Hosted by Warwick Davis, the panel featured actors from both the light & dark side of the Star Wars universe. Starting with the DARK SIDE, Ray Park talks about the moment those doors opened revealing Darth Maul ready to throw down:
After Warwick gives some grief to Anthony Daniels (C-3PO) for his sock fashion (their multi-panel ‘rivalry’ was the stuff of legends), Ahmed Best gives some background on the casting/discovery process for Jar Jar:
Earlier in the convention, Ian McDiarmid‘s maniacal laugh was heard on the “Rise Of Skywalker” trailer just before he sauntered out on stage. Speculation was obviously rampant about how The Emperor could be alive. Here, Ian goes into how emphatic George Lucas was that he was truly dead while filming “Return of The Jedi“, and how he was introduced again in the prequels:
Thankfully, J.J. Abrams has decided otherwise, and we’ll be getting more if Ian…in some shape or form.
Getting this off my chest after all this time has certainly made me feel loads better 😉. If there is still any sort of sting from my workplace betrayal from “A long time ago”, I’ll leave you with this happy, peppy little ditty from Weird Al about some “small fry” named Anakin:
Yell it toward your parents or siblings or dog/cat/hamster so someone can hear you (if they’re sitting right next to you, feel free to just say it at a normal volume).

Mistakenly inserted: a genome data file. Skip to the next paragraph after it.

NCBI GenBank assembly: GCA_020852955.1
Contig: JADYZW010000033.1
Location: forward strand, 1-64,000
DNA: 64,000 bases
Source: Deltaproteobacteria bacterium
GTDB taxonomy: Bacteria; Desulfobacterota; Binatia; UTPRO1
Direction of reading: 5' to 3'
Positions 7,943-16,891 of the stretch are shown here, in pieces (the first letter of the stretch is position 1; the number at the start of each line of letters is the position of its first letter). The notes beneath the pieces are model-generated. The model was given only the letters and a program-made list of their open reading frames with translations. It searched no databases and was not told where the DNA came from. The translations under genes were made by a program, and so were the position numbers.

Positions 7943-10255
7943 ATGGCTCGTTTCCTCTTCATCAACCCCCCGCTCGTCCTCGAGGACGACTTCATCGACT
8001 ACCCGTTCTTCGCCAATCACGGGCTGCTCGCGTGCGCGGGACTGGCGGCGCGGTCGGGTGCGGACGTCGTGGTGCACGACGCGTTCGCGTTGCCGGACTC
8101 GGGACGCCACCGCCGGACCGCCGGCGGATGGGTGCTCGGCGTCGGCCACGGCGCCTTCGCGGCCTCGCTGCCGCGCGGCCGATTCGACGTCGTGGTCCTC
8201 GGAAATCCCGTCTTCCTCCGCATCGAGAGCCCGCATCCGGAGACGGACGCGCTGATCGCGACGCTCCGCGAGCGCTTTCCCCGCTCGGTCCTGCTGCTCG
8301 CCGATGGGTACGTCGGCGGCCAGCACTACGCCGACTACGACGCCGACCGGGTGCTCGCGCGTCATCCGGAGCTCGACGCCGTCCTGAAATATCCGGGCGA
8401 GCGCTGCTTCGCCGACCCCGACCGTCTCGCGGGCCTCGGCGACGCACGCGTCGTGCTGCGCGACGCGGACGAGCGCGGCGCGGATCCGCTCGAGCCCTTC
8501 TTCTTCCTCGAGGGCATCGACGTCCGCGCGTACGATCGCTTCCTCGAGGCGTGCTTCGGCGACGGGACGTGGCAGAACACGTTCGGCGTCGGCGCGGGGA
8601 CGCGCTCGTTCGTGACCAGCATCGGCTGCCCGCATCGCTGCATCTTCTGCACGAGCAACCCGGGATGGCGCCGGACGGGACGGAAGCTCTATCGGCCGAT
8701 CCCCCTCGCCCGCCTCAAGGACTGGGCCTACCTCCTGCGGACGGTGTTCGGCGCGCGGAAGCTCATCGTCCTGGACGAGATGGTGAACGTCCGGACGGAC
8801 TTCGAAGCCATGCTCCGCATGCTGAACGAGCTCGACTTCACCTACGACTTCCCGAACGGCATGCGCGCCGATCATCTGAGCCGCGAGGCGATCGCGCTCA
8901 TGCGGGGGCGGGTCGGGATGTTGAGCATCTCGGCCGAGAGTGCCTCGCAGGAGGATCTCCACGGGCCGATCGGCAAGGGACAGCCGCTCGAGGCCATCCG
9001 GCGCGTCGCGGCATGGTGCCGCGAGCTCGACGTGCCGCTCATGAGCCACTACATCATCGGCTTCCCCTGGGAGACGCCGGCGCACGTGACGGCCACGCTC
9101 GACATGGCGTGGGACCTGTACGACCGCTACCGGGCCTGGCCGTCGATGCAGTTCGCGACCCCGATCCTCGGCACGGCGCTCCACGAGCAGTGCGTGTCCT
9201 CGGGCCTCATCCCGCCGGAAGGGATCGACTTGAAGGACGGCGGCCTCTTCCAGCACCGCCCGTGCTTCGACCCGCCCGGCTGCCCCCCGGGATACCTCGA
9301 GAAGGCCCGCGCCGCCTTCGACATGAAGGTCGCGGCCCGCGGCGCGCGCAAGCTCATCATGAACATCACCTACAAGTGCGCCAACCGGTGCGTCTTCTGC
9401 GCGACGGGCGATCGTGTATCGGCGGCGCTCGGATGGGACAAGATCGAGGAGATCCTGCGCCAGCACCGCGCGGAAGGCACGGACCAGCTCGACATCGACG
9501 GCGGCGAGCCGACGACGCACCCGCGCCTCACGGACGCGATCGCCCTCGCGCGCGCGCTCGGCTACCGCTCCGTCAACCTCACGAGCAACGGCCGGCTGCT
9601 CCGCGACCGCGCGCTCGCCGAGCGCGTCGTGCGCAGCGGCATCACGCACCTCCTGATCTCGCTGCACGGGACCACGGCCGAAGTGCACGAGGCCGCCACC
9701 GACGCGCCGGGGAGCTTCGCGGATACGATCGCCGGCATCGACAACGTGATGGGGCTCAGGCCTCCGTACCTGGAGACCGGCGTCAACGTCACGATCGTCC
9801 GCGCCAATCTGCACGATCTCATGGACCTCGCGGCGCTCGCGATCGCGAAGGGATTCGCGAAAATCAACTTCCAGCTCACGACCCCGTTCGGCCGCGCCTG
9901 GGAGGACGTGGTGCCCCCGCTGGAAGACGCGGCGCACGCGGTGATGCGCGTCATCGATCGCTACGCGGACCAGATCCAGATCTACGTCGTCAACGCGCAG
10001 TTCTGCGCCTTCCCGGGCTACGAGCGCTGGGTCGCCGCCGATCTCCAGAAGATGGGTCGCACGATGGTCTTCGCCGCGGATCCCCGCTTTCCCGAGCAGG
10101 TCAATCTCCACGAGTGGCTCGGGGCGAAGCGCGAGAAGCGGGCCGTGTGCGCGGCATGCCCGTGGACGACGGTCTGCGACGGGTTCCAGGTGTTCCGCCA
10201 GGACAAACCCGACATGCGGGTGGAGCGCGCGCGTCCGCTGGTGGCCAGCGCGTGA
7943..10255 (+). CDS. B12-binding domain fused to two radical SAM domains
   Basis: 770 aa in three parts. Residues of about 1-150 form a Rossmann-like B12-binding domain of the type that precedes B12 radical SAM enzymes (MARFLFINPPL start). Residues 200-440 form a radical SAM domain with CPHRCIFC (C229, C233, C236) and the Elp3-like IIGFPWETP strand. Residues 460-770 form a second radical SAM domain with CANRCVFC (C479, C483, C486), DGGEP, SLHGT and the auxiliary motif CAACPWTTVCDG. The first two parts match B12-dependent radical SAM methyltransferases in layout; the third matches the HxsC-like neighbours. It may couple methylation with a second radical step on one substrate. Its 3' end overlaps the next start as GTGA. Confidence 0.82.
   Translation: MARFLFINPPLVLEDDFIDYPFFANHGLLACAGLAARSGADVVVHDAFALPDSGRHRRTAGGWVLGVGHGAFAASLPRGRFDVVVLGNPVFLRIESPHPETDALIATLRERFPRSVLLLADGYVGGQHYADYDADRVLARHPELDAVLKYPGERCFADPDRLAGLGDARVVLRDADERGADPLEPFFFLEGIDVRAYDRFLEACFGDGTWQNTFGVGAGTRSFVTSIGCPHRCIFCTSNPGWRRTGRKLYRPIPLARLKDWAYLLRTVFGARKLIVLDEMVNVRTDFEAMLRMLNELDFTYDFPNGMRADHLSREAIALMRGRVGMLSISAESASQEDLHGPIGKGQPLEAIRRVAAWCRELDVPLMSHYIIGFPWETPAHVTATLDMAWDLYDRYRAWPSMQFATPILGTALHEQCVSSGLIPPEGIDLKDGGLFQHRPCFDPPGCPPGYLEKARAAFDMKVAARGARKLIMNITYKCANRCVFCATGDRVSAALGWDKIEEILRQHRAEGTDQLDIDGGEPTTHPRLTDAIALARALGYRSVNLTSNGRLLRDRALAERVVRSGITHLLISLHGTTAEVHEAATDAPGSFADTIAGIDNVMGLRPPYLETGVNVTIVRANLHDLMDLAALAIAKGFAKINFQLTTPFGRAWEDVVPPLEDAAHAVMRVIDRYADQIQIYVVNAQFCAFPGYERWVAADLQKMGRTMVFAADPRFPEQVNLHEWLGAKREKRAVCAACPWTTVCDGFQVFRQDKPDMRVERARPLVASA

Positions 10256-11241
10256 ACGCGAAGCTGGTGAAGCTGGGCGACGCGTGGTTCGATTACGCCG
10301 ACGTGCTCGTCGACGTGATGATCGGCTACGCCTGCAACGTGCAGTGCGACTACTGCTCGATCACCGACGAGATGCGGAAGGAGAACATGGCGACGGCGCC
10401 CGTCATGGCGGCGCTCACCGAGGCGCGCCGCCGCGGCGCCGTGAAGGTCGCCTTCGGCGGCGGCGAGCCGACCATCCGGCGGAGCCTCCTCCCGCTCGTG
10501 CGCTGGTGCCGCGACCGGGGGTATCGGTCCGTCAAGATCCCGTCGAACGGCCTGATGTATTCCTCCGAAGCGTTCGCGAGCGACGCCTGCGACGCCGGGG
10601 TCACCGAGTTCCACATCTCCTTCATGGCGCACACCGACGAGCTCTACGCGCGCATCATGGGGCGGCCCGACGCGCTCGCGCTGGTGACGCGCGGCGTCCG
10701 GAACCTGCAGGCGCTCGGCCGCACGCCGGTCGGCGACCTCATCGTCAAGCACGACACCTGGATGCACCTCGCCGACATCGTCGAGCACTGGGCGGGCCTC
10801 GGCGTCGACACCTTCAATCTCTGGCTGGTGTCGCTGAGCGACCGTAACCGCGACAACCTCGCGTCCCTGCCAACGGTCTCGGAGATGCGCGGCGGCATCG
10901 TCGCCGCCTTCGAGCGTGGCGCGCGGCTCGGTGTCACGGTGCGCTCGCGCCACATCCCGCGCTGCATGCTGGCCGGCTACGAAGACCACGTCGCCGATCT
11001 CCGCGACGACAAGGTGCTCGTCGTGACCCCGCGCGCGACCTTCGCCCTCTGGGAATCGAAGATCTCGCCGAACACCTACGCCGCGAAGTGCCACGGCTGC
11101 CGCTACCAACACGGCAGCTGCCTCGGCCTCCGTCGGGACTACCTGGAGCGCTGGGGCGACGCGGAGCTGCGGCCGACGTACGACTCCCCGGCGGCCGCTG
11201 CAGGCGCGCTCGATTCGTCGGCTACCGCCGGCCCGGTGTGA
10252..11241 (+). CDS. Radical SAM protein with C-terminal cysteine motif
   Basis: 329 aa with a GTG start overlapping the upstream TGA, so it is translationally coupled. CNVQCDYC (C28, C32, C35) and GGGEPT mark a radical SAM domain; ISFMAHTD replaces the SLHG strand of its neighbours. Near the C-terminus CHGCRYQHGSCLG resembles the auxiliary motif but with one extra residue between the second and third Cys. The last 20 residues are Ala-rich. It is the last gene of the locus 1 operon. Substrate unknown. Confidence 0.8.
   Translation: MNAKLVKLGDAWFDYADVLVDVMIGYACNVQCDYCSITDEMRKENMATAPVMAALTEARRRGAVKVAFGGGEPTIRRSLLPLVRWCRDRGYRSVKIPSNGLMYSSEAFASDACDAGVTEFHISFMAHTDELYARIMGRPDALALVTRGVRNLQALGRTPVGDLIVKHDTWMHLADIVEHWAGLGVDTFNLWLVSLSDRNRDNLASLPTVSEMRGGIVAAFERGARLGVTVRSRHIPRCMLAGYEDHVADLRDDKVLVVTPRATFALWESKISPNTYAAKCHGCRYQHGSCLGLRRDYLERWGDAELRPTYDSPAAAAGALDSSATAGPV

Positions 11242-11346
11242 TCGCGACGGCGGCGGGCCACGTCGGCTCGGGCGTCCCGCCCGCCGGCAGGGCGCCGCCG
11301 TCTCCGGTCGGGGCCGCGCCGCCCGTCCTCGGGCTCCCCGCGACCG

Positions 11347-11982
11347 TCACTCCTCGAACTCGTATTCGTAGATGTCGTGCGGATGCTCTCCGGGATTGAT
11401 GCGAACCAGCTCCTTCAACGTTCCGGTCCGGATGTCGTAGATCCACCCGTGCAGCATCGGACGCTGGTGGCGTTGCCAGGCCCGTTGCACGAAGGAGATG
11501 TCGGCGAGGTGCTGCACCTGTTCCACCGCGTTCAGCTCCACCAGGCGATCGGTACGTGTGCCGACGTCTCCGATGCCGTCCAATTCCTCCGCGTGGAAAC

Don’t tell them WHY just yet…that comes later.
Now, tell the grown-up reading this with (or to) you that they can hang out…but you’ll need to initiate them with a “Shake of Secrecy“.
If you don’t already have one, you can invent one with them now. This will require they keep your mission a total secret…or else they have to buy you pizza every night for a month. Go ahead and do that now. I’ll wait:
Cool! I asked some parents, aunts, & uncles who their fav kids favorite characters were (I’ll include those at the end), and just hearing the responses I have to say you guys definitely have WAY more fun than we older people do.
Sometimes us grown-ups take things a little tooooo seriously, and we need you to remind us to JUST HAVE FUN with these stories. Sometimes we’re thinking too much about the small details that really don’t matter.
You’ll hear us call it “trivia” or whether or not something is “canon” (don’t worry about what “canon” means, it’s not at all important). You might hear us complain about small errors in these films & shows that are just supposed to be FUN. Please stop us.
THIS. IS. YOUR. MISSION.
Teach us old folks how to just have FUN with these awesome characters, shows, and movies again. How to be giant dorks like Chris Pratt (STAR LORD) here:
Now, go tell some grown-ups WHY you love the character you shouted earlier. Tell them your favorite scene, if you can remember it. Better yet, ACT IT OUT WITH THEM. You’re the director, so you get to say “ACTION!” and “CUT!”. I’ll wait:
NICE WORK! Every time one of these big new movies comes out, be on the lookout for the older folks in your life getting too stressed about the small stuff that doesn’t matter. If you see us looking too much like grumpy Dumbledore here: